May 13 (Bloomberg) -- West Texas Intermediate oil rose to a two-week high on amid speculation that U.S. crude inventories dropped a second week. The premium of Brent to WTI narrowed.
Futures advanced as much as 0.9 percent in New York. Crude supplies probably slipped 500,000 barrels to 397.1 million last week, according to a Bloomberg survey before a government report tomorrow. Stockpiles reached 399.4 million in the week ended April 25, the highest level since the government began publishing weekly data in 1982. Stockpiles at Cushing, Oklahoma, the delivery point for WTI, probably fell from a five-year low.
“There’s a lot of positioning taking place in advance of tomorrow’s inventory report,” said Bob Yawger, director of the futures division at Mizuho Securities USA Inc. in New York. ‘The consensus is for a second draw. After climbing to a record just a couple weeks ago, it appears that the days of testing 400 million barrels are over.’’
WTI for June delivery rose 55 cents, or 0.6 percent, to $101.14 a barrel at 10:24 a.m. on the New York Mercantile Exchange. Futures touched $101.52, the highest intraday level since April 29. The volume of all futures traded was 15 percent above the 100-day average for the time of day.
Brent for June settlement increased 20 cents to $108.61 a barrel on the London-based ICE Futures Europe exchange. Volume was 19 percent higher than the 100-day average. The European benchmark crude traded at a $7.47 premium to WTI, down from $7.82 at yesterday’s close.
U.S. crude stockpiles slipped 1.78 million barrels in the week ended May 2, according to the Energy Information Administration, the Energy Department’s statistical arm. The EIA is scheduled to release last week’s inventory data tomorrow at 10:30 a.m. in Washington.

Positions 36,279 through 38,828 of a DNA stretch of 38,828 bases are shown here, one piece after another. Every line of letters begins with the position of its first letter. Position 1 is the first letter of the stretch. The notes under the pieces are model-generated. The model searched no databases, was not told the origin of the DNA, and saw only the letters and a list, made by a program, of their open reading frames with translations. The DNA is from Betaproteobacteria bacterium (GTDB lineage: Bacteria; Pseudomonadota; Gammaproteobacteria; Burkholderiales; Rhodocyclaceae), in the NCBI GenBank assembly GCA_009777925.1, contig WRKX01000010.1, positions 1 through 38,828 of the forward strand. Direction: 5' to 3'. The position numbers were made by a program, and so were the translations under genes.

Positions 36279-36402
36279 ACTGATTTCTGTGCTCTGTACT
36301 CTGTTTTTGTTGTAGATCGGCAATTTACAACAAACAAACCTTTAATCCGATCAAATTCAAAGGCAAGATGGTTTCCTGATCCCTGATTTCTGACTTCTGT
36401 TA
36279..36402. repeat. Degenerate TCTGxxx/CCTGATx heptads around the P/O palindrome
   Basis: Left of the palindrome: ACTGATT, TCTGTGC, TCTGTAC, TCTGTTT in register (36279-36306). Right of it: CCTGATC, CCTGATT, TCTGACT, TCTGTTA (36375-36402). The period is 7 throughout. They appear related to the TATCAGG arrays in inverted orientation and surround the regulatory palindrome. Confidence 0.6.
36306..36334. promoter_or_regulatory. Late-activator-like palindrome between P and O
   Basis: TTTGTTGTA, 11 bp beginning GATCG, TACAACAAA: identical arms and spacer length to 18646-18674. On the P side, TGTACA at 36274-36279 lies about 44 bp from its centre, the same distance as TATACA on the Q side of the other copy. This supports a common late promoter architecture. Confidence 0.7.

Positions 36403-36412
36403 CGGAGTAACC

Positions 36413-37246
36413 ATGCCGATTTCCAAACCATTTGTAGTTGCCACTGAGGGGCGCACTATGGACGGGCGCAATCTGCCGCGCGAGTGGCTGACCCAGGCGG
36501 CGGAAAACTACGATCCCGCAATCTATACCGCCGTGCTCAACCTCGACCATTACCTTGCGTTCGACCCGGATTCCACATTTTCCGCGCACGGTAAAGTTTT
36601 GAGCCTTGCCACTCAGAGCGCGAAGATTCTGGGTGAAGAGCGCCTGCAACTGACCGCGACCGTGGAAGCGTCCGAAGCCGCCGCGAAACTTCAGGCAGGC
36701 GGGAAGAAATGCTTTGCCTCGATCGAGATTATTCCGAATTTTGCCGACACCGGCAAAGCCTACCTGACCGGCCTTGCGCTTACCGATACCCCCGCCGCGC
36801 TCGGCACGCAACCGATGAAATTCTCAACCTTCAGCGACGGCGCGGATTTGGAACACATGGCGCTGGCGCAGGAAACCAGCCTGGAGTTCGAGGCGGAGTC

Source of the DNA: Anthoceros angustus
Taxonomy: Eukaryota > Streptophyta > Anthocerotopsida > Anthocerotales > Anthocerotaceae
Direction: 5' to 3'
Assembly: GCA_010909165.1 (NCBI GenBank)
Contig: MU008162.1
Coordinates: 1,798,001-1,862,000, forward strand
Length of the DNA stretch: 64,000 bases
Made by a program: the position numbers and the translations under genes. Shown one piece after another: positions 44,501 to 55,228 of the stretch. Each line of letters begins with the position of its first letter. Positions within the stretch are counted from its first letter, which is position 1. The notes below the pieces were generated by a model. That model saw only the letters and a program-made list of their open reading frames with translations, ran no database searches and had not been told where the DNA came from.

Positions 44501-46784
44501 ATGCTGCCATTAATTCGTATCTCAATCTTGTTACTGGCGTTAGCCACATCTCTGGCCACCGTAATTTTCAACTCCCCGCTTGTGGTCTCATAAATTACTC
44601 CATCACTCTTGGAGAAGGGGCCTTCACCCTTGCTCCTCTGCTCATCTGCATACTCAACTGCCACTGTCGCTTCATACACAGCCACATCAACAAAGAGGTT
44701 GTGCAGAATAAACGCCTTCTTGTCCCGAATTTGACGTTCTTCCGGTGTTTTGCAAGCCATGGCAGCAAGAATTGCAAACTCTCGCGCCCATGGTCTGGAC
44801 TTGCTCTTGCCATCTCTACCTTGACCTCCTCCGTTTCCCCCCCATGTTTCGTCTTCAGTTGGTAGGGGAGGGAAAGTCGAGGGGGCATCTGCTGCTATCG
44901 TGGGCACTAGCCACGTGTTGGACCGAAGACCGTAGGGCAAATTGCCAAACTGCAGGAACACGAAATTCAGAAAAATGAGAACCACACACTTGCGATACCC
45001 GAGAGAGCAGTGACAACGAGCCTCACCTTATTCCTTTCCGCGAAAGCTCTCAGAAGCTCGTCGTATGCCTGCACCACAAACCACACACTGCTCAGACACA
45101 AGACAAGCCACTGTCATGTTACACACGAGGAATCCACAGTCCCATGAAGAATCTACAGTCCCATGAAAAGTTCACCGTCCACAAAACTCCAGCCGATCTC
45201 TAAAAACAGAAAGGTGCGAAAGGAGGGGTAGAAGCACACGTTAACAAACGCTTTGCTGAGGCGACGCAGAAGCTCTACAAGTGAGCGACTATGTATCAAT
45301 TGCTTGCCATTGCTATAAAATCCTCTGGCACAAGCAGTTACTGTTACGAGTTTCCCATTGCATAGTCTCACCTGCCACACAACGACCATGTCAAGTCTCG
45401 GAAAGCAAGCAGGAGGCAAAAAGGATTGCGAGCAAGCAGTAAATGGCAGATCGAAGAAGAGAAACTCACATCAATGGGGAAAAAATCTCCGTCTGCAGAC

Gasoline inventories probably rose by 300,000 barrels last week, according to the median estimate of nine analysts surveyed by Bloomberg. Supplies of distillate fuel, a category that includes heating oil and diesel, increased by 500,000 barrels, the survey shows.
Rebels in eastern Ukraine said they’re seeking to join Russia after disputed referendums. The U.S. and the European Union have said they’re willing to add to sanctions imposed after Russia annexed Crimea in March if President Vladimir Putin doesn’t do more to quell unrest in Ukraine.
“It’s clear we’re moving on inventory projections because much of the geopolitical and financial news we pay attention to is bearish,” Yawger said. “There continues to be unrest in eastern Ukraine but Putin has made no move to annex the region. The dollar is showing continuing strength as well, which should be sending us lower.”
The dollar climbed to the highest level in more than a month against the euro. The U.S. currency rose as much as 0.4 percent. A stronger dollar reduces the appeal of dollar- denominated raw materials as an investment.
The global oil market will remain “fairly balanced” this year as supply disruptions including delays at the Kashagan field in Kazakhstan prevent the buildup of a surplus, according to the monthly oil market report from the Organization of Petroleum Exporting Countries published today.
OPEC, responsible for about 40 percent of the world’s oil supply, estimates it will need to provide an average of 29.8 million barrels a day this year, about 100,000 a day more than the group projected last month. OPEC raised the estimate because of lower output of natural gas liquids, the group’s Vienna-based research department said.